NEW YORK – With genetic profiles of hundreds of individuals from present-day populations in a desert region of southwestern Africa that spans Angola and Namibia, an international team has retraced interactions between forager, pastoral, and farming populations, uncovering genetic remnants of a previously unidentified ancestral population.
"The unique genetic heritage of the Namib peoples shows how modern DNA research targeting understudied regions of high ethnolinguistic diversity can complement ancient DNA studies in probing the deep genetic structure of the African continent," senior and corresponding author Jorge Rocha, a researcher at the University of Porto in Portugal, and his colleagues wrote in Science Advances on Friday.
Using array-based genotyping, along with an ancestry decomposition method, the team profiled genetic patterns across the genomes of 208 individuals from nine present-day ethnic groups in the Angolan Namib Desert, analyzing the data in combination with available genotyping data from populations in other parts of Africa.
Building on prior mitochondrial DNA-based research, which pointed to genetic differentiation between a dominant pastoral group and populations with lower socioeconomic status such as the Kwepe stock herders, the researchers saw a combination of genetic drift and previously unidentified ancestry in marginalized groups in the region.
"There is no extant population that could be identified as the original bearer of the Namib-ancestry," Rocha said in an email. "All we have are genome fragments that became part of the gene pool of migrants who arrived to the area and most likely admixed with its original inhabitants."
Together, the team's results supported a model in which an early-branching human lineage spread across southern Africa, diverging before the split between click language-speaking groups in the Kx’a language family, currently found in the northern Kalahari Basin, or the Tuu language family in the southern Kalahari.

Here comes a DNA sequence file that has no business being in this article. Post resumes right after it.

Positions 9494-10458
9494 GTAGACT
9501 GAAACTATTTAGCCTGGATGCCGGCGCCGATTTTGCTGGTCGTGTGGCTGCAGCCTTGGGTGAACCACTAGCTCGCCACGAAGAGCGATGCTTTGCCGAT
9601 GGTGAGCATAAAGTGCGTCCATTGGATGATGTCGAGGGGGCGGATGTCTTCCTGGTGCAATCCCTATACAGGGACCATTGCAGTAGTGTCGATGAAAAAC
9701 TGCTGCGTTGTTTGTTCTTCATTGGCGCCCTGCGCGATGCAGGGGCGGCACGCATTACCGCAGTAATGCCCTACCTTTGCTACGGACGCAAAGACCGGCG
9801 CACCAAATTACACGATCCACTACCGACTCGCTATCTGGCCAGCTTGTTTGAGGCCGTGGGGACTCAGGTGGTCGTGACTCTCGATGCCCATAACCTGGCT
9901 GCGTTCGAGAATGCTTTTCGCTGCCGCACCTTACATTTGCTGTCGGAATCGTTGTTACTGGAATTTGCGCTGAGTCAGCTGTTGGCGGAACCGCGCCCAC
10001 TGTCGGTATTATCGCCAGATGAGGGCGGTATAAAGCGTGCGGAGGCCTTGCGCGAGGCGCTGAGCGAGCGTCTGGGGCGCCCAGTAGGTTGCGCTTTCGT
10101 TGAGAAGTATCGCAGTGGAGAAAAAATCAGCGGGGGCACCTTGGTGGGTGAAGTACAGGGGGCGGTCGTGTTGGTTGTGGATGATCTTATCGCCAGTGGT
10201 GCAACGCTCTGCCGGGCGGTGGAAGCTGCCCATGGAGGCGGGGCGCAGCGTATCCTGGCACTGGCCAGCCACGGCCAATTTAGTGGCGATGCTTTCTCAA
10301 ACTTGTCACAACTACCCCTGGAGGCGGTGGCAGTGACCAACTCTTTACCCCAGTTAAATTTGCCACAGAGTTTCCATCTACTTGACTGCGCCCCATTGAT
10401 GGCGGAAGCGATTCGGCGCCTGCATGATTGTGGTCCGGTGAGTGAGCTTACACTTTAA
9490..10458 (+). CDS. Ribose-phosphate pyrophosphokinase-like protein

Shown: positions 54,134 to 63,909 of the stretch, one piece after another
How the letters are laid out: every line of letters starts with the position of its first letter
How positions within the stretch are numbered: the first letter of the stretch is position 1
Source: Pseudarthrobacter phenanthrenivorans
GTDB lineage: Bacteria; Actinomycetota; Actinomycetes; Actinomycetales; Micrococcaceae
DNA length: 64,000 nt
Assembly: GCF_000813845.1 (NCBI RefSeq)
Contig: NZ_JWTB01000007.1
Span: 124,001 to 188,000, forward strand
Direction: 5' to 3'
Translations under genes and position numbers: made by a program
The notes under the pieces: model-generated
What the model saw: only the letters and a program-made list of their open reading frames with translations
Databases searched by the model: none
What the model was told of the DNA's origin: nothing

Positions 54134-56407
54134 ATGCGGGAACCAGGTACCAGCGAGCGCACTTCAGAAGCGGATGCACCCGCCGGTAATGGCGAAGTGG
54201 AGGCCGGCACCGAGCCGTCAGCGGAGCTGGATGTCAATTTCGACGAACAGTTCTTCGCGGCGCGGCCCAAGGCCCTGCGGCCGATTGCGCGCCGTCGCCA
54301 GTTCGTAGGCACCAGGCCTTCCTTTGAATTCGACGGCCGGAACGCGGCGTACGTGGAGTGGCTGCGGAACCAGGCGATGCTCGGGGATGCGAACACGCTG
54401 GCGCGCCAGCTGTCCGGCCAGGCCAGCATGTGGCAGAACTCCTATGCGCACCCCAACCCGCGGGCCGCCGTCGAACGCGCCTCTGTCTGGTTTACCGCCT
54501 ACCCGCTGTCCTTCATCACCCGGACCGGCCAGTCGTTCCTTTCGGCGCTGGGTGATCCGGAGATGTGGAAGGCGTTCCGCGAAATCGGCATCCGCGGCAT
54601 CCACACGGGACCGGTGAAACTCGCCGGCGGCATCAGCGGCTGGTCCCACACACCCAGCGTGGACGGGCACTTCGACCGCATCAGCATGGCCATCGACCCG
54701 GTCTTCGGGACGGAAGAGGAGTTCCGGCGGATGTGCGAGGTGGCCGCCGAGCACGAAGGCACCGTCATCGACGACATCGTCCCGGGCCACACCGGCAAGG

"The finding that the Angolan Namib was once inhabited by foragers with a genetic composition distinct from Kx’a- and Tuu-speaking groups shows that the genetic diversity of the oldest population layer of Southern Africa was higher than previously assumed," Rocha said.
"This added diversity is important for reconstructing the genetic history of Africa before the spread of food production," he explained, "including the origins and relationships between coastal peoples that relied on the exploration of maritime resources."
The study also provided clues to the past relationships between pastoral groups, particularly Khoe-Kwadi language family speakers, and a more recently-arriving farming groups with Bantu ancestry, highlighting genetic ties between Kwadi speakers and the ancient ancestry group that were not found in other areas profiled in the past.
"We found that the Kwadi people admixed with peoples bearing the older Namib-related ancestry and became quite distinct from their Khoe-Kwadi-speaking relatives settling in other regions of southern Africa," Rocha explained.
"Based on our genetic and linguistic results," he noted, "we were now able to propose a model for the dispersion of Khoe-Kwadi-speaking peoples in which admixture with local foragers and later Bantu incomers played a key role in their genetic differentiation."
More broadly, the findings are expected to provide genetic insights to complement archeological studies in the Angolan Namib region and beyond, hinting that mysterious rock art and shell midden deposits previously found in the area may have been left by the newly-detected ancestral group.
"Together, our results show that contact areas associated with the confluence of different migratory waves can harbor the ancestry of vanished groups predating the arrival of food production in Africa," the authors wrote. "While the full diversity and geographical extension of these early foragers may ultimately be revealed by ancient DNA, detailed studies of highly admixed small-scale communities can still provide unique opportunities to probe the deep genetic structure of the continent."